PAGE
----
Tackling a shortened spring break

Cori Shalit, Arcade Editor

Adelaide Basco | Art Director

As students at other universities plan spring break trips to Florida beaches or on tropical cruises, Tulane students are feeling left out. At least a week off for college spring break is a given – unless you go to school in New Orleans, where Mardi Gras takes priority over all else. This year, students must contend with a curveball: the unfortunate situation of having Mardi Gras and spring break overlap, hindering them from enjoying both the New Orleans festivities and a well-deserved vacation period from busy college life.

Mardi Gras, or Fat Tuesday, is always 47 days before the Easter holiday. Easter is always the first Sunday following the full moon on or after March 21. This means that Mardi Gras can fall on any day between Feb. 3 and March 9. Every few years Mardi Gras attendees are faced with a late carnival season and, unfortunately for Tulane students, 2019 is one of those years.

Students who plan on staying for Mardi Gras are left with only a five-day break, March 6-10, before classes start up again. While this shortened spring break may seem too limited to plan a substantial trip or to warrant going home, it may be the perfect time to take advantage of Tulane’s unique location.

The most obvious option for how to spend these days is to stay right here in good ol’ New Orleans. Getting caught up in classes and extracurriculars can be easy, hindering students from making the most of their new home. There are countless museums to explore, sights to see and rooftop pools to enjoy. Even upperclassmen may have still not have found the time to enjoy a picnic in Audubon Park, visit the World War II museum, explore thrift shops on Magazine Street, visit Bourbon Street for a jazz concert or walk through the streets of the Garden District to sightsee the beautiful mansions.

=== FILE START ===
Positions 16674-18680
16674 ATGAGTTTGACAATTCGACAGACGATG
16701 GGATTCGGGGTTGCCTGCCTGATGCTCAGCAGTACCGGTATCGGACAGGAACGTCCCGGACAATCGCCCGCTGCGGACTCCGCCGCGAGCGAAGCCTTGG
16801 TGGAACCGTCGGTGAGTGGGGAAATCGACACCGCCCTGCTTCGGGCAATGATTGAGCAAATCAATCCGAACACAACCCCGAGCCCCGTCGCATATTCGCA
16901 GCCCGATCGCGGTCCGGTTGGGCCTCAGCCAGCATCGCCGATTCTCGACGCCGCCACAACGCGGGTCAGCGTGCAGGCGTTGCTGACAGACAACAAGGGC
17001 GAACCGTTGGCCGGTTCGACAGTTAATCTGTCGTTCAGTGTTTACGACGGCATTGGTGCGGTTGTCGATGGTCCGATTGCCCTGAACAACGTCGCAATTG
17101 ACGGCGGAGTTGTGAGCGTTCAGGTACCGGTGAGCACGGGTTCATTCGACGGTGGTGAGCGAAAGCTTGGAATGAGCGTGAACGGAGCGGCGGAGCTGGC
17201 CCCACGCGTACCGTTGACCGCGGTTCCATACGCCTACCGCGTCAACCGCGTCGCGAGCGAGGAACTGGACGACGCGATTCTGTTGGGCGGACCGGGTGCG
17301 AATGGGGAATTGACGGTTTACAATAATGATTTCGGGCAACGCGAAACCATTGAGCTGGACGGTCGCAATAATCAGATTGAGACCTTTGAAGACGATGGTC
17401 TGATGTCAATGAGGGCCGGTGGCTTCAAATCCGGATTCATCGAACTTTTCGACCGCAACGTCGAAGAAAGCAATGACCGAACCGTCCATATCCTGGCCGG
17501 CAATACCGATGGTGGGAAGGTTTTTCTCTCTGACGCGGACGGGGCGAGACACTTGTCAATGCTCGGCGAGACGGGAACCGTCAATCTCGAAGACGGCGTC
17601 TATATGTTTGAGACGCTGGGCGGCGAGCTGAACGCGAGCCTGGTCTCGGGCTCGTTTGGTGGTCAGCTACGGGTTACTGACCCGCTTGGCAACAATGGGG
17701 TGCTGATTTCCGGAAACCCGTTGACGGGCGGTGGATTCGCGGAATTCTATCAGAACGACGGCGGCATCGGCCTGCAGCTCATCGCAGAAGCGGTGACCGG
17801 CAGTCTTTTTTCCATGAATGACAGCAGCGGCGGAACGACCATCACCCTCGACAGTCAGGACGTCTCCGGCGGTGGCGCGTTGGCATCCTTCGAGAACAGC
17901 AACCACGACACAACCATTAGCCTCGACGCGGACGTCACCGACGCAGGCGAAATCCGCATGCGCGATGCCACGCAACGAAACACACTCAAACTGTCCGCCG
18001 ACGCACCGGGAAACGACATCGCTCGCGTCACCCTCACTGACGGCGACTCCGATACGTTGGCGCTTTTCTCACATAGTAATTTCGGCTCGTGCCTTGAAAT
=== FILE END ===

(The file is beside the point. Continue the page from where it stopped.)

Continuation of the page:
Students in the mood for a little adventure still have hope, however, as Tulane offers rental car options. Shockingly, there is more to Louisiana than just New Orleans, and the rest of the state has so much to offer. Try a weekend trip to Baton Rouge, the capital of Louisiana, which is only about an hour and a half outside of New Orleans. Besides historical sights and landmark tours, there are countless fun activities for college-aged students. For upperclassmen, Baton Rouge is chock-full of breweries, distilleries and daiquiri shops. Downtown, Third Street is filled with nightlife activities, boasting walking distance between the bars and clubs on the street. You won’t be bored when the sun’s out either. Baton Rouge boasts many art galleries, casinos and even the largest indoor rock climbing facility in Louisiana. If it’s a sunny day, check out the University Lakes at Louisiana State University. There, you can enjoy a variety of water activities such as renting a kayak or practicing sunset yoga on a paddle board.

Lafayette, although farther than Baton Rouge, is still under three hours away from campus. Known for its Creole and Cajun cultures, the southern Louisiana city is full of a history you can learn about at one of its countless museums or state parks. The Tabasco factory, a major tourist attraction, is located on Lafayette’s Avery Island. Oh, and make sure to check off a Cajun food tour from your bucket list if you end up in Lafayette this spring break.

For the super audacious, plan a trip to Pensacola, Florida or Gulf Shores, Alabama. These popular spring break destinations are only a short bus or ferry ride away.

All in all, Tulane students are lucky to be attending a university in New Orleans we have the luxury of celebrating the historic Mardi Gras festival in our college town. So, regardless of the length of your spring break or where you happen to end up, remember to make the most of it.

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